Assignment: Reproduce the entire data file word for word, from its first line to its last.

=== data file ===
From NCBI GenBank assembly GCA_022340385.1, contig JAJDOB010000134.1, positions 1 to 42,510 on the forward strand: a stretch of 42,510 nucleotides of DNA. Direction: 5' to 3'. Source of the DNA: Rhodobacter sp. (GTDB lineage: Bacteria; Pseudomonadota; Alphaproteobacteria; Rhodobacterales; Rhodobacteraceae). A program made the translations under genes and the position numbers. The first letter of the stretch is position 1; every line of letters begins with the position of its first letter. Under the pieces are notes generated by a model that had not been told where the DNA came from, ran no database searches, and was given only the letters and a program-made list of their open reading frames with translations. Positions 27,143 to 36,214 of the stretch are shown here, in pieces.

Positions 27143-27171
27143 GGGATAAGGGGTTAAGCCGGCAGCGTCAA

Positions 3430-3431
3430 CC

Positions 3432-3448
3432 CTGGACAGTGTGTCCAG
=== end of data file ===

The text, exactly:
From NCBI GenBank assembly GCA_022340385.1, contig JAJDOB010000134.1, positions 1 to 42,510 on the forward strand: a stretch of 42,510 nucleotides of DNA. Direction: 5' to 3'. Source of the DNA: Rhodobacter sp. (GTDB lineage: Bacteria; Pseudomonadota; Alphaproteobacteria; Rhodobacterales; Rhodobacteraceae). A program made the translations under genes and the position numbers. The first letter of the stretch is position 1; every line of letters begins with the position of its first letter. Under the pieces are notes generated by a model that had not been told where the DNA came from, ran no database searches, and was given only the letters and a program-made list of their open reading frames with translations. Positions 27,143 to 36,214 of the stretch are shown here, in pieces.

Positions 27143-27171
27143 GGGATAAGGGGTTAAGCCGGCAGCGTCAA

Positions 3430-3431
3430 CC

Positions 3432-3448
3432 CTGGACAGTGTGTCCAG